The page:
I’ve previously written about getting your drivers license but LCC Cassandra & Clark Robinson have written a much better guide. Take a look below.
Many California host families require their au pair to drive, as part of their duties caring for the children. It is very helpful to have an au pair available to help with driving the children to & from school and other enrichment activities. All Cultural Care au pairs are required to obtain an International Driver’s License in their home country, but it is not a requirement for the host families to allow the au pair to drive. Driving is a privilege for the au pair not a right. According to theCalifornia Department of Motor Vehicles (DMV), “you may drive as a visitor in this state without getting a California driver license as long as your state (international) license remains valid.” What host families need to be aware of is that the vast majority of car insurance companies will only insure a driver as a visitor for a limited amount of time and many may not insure a driver until they have a California driver’s license. For many families it is a high priority for their au pair to obtain a California Driver’s License. Here are some helpful tips to prepare an au pair for their license:
- Study the California Driver’s Handbook before traveling to the US.Download here
- Apply for a Social Security number. An au pair must have a Social Security number before they may schedule an appointment at the DMV.
- An au pair must be in the US a minimum of 10-days before their information is in the Student Exchange and Visitor Information System (SEVIS) allowing the au pair to obtain a Social Security number.
- Schedule an appointment at the DMV to apply for a California Driver’s License and take the written test. The test will include 36 multiple choice questions covering traffic laws. Practice taking the test with sample tests, here and/or participate in the DMV Driving Knowledge Tutorial.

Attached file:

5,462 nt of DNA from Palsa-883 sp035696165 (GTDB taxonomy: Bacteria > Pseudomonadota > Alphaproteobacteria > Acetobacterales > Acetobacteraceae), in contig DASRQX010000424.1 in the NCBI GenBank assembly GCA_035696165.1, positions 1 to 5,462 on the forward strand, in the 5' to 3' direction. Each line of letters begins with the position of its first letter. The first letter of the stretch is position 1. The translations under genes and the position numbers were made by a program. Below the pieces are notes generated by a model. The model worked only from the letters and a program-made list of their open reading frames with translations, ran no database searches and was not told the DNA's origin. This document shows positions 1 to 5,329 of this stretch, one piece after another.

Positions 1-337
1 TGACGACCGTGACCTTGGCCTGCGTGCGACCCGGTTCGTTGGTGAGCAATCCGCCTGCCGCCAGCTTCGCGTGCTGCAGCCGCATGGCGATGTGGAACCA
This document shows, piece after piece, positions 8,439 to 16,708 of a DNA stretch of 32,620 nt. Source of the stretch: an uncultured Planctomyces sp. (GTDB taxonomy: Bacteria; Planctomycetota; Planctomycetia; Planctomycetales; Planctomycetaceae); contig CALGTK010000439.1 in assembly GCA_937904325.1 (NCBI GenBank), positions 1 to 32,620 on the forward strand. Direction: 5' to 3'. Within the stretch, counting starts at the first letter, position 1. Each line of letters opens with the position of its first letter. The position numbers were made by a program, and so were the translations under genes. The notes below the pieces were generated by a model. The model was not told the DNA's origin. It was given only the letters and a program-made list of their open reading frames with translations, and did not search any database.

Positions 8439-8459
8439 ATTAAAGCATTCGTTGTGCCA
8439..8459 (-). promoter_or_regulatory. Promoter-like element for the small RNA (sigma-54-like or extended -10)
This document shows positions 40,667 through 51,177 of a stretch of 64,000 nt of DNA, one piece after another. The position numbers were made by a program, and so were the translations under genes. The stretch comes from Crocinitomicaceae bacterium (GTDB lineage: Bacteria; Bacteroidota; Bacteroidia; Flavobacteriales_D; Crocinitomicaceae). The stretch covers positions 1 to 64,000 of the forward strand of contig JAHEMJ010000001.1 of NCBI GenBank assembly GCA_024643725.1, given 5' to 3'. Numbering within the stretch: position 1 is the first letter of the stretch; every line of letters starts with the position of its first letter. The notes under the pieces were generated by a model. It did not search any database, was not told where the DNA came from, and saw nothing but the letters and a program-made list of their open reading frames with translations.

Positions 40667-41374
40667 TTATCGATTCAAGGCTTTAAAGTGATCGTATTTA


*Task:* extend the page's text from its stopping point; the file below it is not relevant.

- An au pair will have 3 chances to pass the written test.
- The basic (Class C) written driver license exam is available in the following languages: Amharic, Arabic, Armenian, Cambodian, Chinese, Croatian, English, French, German, Greek, Hebrew, Hindi, Hmong, Hungarian, Indonesian, Italian, Japanese, Korean, Laotian, Persian/Farsi, Polish, Portuguese, Punjabi, Romanian, Russian, Samoan, Spanish, Tagalog/Filipino, Thai, Tongan, Turkish, and Vietnamese.
- I recommend that the au pair take the written test in the same language they studied in the California Driver’s Handbook. To avoid confusion due to poor translation.
- Practice. practice, practice driving! Some people will need more practice that others, the DMV requires 50-hours of behind-the-wheel training for minors (including 10-hrs of night driving); use these hours as a guide for your practice.
- Make a driving test Appointment(s) . (Driving tests are not given without an appointment.) You may also call 1-800-777-0133 between the hours of 8 a.m. and 5 p.m. Monday-Friday, to make a driving test appointment.
- The DMV provides foreign language interpreters at no cost to the customer. If you need an interpreter, please let the DMV staff know and an appointment will be scheduled for when a foreign language interpreter is available. Appointments may also be scheduled during regular business hours by calling 1-800-777-0133 and indicating foreign language assistance is needed.
- You have three chances to pass the driving test. If you fail, you may practice for a while, then make another appointment. There is no waiting period, but you must make an appointment. If you fail to successfully complete the driving test on the first attempt, you must pay a $6 fee for each additional driving test that is administered under an application for an original or renewal driver license…
You can also see the driving portion of the test at the link below.
Thursday, 19 January 2017 11:18 PM